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Dishwashers versus sterilisers: the lowdown

It's all too tempting for tired mums to swap the steriliser for the dishwasher when it comes to cleaning bottles and teats. But is it really safe for baby?

Posted: 19 February 2011
by Cheryl Freedman

Baby by dishwasher
You shouldn't clean bottles in the dishwasher till after your baby turns one

Of all the unglamorous tasks that new mums must go through, endlessly sterilising bottles and feeding gear is one of the most repetitive and easy to neglect.

Fortunately these days, we don't have to boil teats in saucepans for hours on end, thanks to the advent of easy-to-use electric and microwave sterilisers. But are modern dishwashers, which wash plates and cutlery at high temperatures, really any less efficient at killing germs and bugs?

When should I use a steriliser rather than a dishwasher?

Parents are advised to use a steriliser for any feeding equipment used before six months (including breast pumps and dummies), and for bottles and teats until 12 months. After this age, it's OK to use a dishwasher (though you should be aiming to wean him off bottles and onto cups after this stage).

But isn't my dishwasher as a good as a steriliser really?

In a word, no. To sterilise an item, it has to be boiled at 100 degrees centigrade for a minimum of five minutes. The water in most dishwashers, even on the hottest wash, doesn’t actually reach this temperature. Your bottles might look sparkling clean, but you can’t be certain that they’re free from bacteria that might give your little one a nasty tummy upset.

Electric sterilisers, however, are an efficient way of ensuring bottles are kept germ-free. The bottles are sterilised with steam in about 10 minutes. You can then leave the bottles in the steriliser with the lid closed, safe in the knowledge that they’ll stay sterile for up to six hours.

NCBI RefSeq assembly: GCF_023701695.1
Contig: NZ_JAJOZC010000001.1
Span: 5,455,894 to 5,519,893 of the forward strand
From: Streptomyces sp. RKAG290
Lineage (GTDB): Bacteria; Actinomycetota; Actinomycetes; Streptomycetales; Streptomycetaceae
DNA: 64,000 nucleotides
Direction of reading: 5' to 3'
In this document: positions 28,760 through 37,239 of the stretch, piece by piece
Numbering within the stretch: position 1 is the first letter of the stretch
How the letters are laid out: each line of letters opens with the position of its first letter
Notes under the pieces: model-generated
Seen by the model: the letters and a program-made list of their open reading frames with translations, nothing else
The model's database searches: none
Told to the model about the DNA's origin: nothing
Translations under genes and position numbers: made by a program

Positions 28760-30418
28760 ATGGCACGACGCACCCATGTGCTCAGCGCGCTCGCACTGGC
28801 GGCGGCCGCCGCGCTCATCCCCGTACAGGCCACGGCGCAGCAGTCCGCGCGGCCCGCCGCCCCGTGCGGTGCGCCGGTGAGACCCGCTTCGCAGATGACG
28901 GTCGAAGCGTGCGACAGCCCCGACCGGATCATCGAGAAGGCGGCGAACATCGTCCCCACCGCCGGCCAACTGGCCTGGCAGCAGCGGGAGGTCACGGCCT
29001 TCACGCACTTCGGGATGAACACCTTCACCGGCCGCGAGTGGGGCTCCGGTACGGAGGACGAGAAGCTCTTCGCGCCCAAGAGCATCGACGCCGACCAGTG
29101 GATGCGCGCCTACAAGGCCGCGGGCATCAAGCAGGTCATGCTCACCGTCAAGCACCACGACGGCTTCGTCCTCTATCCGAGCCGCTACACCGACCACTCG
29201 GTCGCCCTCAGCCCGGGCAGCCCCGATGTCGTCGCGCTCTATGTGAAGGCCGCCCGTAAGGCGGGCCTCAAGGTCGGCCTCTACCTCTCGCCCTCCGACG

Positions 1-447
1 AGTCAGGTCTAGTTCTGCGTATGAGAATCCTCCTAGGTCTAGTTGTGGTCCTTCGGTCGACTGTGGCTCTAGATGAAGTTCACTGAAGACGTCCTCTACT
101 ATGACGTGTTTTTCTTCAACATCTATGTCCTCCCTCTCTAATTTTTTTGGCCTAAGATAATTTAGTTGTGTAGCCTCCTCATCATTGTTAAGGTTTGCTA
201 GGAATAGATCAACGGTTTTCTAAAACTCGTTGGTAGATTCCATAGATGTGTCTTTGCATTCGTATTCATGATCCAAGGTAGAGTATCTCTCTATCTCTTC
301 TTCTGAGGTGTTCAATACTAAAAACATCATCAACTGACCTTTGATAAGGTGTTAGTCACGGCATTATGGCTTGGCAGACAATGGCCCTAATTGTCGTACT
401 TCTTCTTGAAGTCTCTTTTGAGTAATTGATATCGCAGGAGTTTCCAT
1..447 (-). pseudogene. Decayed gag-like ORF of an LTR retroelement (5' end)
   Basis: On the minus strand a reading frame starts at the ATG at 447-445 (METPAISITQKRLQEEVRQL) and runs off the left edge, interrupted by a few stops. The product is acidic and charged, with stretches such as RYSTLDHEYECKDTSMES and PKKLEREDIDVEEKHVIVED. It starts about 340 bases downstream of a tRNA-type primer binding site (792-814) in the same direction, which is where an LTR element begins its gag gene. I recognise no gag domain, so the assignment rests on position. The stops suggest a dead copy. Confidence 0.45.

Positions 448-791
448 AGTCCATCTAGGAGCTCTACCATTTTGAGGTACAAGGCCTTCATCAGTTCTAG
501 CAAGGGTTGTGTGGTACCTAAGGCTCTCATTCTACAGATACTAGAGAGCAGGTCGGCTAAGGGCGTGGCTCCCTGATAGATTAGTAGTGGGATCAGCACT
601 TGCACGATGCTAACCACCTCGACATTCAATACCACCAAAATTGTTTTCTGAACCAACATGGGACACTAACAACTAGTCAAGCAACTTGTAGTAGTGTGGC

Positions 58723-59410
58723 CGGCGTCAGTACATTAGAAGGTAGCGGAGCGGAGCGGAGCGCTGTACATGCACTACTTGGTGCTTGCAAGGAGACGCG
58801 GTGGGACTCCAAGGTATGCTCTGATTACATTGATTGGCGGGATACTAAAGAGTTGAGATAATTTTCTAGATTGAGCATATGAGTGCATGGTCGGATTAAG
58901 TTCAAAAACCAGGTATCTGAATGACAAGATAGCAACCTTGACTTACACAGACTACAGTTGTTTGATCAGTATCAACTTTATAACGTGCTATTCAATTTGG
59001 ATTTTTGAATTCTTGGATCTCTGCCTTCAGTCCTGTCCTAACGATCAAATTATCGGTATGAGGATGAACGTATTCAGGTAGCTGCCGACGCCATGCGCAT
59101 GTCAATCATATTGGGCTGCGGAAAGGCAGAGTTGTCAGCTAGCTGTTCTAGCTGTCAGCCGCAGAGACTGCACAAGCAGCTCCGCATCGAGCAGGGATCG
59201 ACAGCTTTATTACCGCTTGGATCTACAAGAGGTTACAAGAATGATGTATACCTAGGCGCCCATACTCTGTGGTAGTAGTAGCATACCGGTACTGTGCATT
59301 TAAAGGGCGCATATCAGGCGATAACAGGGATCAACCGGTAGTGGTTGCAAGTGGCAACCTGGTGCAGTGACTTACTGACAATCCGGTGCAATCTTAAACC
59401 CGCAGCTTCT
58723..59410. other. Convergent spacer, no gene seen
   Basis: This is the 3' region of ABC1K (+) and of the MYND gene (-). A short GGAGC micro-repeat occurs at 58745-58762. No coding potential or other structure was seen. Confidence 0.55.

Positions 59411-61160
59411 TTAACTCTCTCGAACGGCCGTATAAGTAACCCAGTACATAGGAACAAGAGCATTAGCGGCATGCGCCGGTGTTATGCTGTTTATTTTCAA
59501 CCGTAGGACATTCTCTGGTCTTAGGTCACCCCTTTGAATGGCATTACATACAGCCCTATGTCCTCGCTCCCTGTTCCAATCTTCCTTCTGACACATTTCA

It’s only when you remove the bottles from the unit that they lose their sterility, and this is another downside to the dishwashing method. Once the cycle has finished, unless you transfer bottles to a covered sterile container, they have be used straight away to avoid the risk of bacteria forming on them.

What can I put in the dishwasher?

All feeding equipment designed for babies, plus dummies too, can go in the dishwasher once he’s six months or older – but check that they’re labelled as dishwasher-safe. Some parts of breast pumps aren’t suitable for dishwashers, so read the instructions carefully. Special dishwasher baskets are great for keeping small pieces of feeding kit in one place.

What programme should I choose?

If you do want to use your dishwasher for your baby’s feeding equipment, use a hot programme of 80 degrees centigrade or more rather than a cooler eco wash. Some dishwashers now incorporate a ‘baby cycle’: an intensive wash that aims to remove bacteria from your child’s feeding equipment. Also available are anti-bacterial rinses and ‘heat dry’ settings.

Will the dishwasher damage the teats?

No, but be aware that teats can wear out quicker if you frequently wash them in the dishwasher, and don’t make the mistake of putting bottles in with dirty plates caked in leftover spag bol... it’ll give the bottles a lovely orange hue!

If you do wash bottles in the dishwasher, remove all traces of milk first using a bottle brush, and stack them face down to avoid stray bits of food falling into them.

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bottles, dishwasher, steriliser, germs, safe, teats, feeding, tummy upset

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